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eBay Resolution Center Up for Dutch Innovating Justice Awards - Needs Your Vote!

by Colin Rule
June 2011 Colin Rule
The largest Online Dispute Resolution platform in the world, the eBay and PayPal Resolution Center, is up for an award from the Dutch Innovating Justice competition. The final three candidates will be selected by online popular vote, so If you've got time, please visit the program site and vote for “Modria: The eBay/PayPal Dispute Resolution Center.”

Voting requires simple registration, intended to combat fraudulent votes, which takes a maximum of one minute. (A direct link to the eBay page to vote is http://www.innovatingjusticeawards.com/View-Idea/165?idea=1265.)

The eBay and PayPal Resolution Centers resolve more than 60 million disputes per year in more than a dozen different languages around the world. It is the largest Online Dispute Resolution (ODR) system in the world, resolving disputes in areas as diverse as item payment, item receipt, and item condition. Buyers and sellers who have never met each other face to face can use the Resolution Center process to reach amicable agreements that are enforced immediately. More than 90% of the disputes filed are resolved without requiring the intervention of a third party to render a decision. This system saves time, money, and increases customer satisfaction and trust in transactions.

eBay and PayPal are uniquely positioned in global commerce. eBay sells nothing, and holds no inventory – its job is to keep the marketplace running smoothly. As such, it is a very effective neutral third party – it has relationships with both the buyer and the seller, and has no interest other than ensuring issues are handled quickly and painlessly. This positions eBay perfectly to appreciate the value of online dispute resolution, and as such eBay has been the leader among high tech companies in ODR ever since. The Resolution Center is by far the largest ODR system ever constructed, and it is the only system to handle more than a million disputes in a year. It is also the only system that has automated so successfully, which enables faster and more effective resolutions that can scale down to very low value disputes.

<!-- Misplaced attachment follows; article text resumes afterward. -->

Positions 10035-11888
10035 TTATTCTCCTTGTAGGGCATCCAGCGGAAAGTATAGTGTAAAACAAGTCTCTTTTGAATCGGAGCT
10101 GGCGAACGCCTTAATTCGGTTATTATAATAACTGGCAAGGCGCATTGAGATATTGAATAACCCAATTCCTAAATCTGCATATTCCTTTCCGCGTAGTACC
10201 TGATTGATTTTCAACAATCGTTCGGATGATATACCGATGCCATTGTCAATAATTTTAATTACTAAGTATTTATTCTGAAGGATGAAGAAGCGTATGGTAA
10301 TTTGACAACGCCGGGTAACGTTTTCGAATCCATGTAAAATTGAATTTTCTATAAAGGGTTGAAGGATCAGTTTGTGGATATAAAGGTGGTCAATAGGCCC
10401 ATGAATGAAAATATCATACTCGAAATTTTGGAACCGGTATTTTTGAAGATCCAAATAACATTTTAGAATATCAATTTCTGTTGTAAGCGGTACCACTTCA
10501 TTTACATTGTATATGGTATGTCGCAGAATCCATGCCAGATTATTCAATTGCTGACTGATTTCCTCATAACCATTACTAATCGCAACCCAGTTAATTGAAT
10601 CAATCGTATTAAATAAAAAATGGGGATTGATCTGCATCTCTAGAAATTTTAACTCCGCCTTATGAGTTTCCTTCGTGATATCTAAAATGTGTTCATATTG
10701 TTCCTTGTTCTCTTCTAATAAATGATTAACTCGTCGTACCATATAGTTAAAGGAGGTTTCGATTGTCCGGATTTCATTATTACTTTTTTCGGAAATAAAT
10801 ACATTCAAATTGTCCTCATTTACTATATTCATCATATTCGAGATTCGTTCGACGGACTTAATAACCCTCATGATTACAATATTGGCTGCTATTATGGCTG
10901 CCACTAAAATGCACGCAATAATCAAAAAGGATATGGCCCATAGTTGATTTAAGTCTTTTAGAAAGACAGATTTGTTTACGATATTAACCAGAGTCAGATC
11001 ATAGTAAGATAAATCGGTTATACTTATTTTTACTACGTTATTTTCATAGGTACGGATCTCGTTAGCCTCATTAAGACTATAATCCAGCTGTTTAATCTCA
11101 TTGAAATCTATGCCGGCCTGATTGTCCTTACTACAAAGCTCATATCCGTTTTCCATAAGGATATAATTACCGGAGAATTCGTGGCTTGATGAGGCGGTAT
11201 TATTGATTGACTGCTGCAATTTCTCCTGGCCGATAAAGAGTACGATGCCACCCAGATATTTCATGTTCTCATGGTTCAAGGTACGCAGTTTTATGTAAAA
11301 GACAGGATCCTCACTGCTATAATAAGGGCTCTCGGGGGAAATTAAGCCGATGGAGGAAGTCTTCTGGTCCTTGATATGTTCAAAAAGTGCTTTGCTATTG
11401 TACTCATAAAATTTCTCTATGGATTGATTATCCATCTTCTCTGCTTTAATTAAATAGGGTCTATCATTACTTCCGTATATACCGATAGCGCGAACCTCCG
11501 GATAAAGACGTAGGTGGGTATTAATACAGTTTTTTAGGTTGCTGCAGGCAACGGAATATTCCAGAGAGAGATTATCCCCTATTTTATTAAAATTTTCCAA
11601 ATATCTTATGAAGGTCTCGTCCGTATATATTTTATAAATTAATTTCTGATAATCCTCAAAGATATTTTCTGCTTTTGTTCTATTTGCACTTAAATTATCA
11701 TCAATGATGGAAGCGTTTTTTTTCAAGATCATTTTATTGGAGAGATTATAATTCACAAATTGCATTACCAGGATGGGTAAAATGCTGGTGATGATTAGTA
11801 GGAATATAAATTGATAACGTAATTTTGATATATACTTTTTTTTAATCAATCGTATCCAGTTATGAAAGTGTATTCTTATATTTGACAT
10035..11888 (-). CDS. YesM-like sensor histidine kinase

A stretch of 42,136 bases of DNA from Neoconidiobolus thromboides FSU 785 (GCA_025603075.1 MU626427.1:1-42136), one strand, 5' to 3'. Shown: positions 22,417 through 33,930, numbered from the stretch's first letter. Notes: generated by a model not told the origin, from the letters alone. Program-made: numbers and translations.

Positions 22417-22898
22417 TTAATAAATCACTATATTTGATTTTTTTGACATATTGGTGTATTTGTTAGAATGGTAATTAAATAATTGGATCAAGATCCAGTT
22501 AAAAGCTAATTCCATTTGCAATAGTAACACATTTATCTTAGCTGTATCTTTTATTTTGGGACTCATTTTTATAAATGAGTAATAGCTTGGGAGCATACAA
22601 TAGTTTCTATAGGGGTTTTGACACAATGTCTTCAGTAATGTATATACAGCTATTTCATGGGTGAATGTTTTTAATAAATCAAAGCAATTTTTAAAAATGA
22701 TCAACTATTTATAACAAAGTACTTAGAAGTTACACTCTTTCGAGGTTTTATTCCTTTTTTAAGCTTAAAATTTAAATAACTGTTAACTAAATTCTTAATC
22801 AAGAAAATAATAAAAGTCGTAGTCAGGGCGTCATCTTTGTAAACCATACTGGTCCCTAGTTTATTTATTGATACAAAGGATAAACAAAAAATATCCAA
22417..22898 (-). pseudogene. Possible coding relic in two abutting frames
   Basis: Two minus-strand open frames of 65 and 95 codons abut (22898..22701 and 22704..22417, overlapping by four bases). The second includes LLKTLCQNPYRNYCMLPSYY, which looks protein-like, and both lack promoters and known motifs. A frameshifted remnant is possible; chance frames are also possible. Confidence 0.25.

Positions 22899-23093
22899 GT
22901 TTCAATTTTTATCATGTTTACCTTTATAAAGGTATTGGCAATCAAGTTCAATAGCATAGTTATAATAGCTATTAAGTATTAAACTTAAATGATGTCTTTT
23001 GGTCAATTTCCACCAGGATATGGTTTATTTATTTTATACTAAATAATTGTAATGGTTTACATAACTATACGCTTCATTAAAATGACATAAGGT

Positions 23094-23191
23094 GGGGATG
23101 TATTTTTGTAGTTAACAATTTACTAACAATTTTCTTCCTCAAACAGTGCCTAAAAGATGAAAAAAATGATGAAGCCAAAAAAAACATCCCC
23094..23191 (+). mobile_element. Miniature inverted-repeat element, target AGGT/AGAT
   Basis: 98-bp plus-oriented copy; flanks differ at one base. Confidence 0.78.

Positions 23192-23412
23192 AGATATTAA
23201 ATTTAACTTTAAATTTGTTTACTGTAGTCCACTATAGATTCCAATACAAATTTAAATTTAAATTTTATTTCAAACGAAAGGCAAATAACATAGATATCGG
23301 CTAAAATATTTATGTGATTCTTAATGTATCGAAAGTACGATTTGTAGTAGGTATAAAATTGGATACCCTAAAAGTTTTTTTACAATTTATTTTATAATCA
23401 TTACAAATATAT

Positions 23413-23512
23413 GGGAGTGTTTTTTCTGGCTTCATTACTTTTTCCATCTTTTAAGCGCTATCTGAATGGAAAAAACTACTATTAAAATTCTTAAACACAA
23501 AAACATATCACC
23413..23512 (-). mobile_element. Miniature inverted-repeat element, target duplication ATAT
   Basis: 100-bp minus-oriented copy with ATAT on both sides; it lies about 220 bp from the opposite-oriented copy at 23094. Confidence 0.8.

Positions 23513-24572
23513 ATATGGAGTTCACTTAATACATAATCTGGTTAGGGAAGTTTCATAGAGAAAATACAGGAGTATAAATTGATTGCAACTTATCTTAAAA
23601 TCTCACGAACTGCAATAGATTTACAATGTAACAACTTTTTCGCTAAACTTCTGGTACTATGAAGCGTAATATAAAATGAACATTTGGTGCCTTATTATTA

This process offers a free resolution option to hundreds of millions of users around the world that is completely impartial, fully disclosed, easy to understand, and which provides a level playing field. The process is used successfully tens of thousands of times every day, receiving very positive feedback through our customer service surveys and phone support lines. Almost none of these outcomes are ever appealed in a court. It's impossible to make every user happy in a justice system like the Resolution Center, because in every case where a resolution by mutual agreement is impossible, one party is going to win and the other is going to lose. But even within those constraints, we are very proud of the system we have put together.

We believe many organizations could benefit from a Resolution Center – from government agencies to ecommerce sites to search engines to hospitals to courts. That is why we launched a new company (Modria.com) to build these systems – they will live at resolutioncenter.com, which is still in development. But we hope that one day billions of people around the world will look to Resolution Center and tools like it as their primary means for getting access to justice, either over the computer or over their cell phones.

Biography


Colin Rule has worked at the intersection of technology and conflict resolution for the last two decades. He is CEO of Modria.com, an online dispute resolution service provider in Silicon Valley, and a non-resident Fellow at the Center for Internet and Society at Stanford Law School. From 2003 to 2011, he served as eBay and PayPal's first director of Online Dispute Resolution, designing and implementing systems that now resolve more than 60 million disputes each year. Mr. Rule is the author of Online Dispute Resolution for Business, published by Jossey-Bass in September 2002. He has presented and trained around the world for organizations including the U.S. Department of State, UNCITRAL, the International Chamber of Commerce, and the CPR Institute for Dispute Resolution, as well as teaching at UMass-Amherst, Stanford, Southern Methodist University, and Hastings College of the Law. He has written and been interviewed extensively about the Internet since 1999, with columns and articles appearing in ACResolution, Consensus, Dispute Resolution Magazine, and Peace Review. He holds a master's degree from Harvard University's Kennedy School of Government in conflict resolution and technology, a B.A. in peace studies from Haverford College, and he served as a Peace Corps volunteer in Eritrea from 1995-1997.



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Website: www.modria.com

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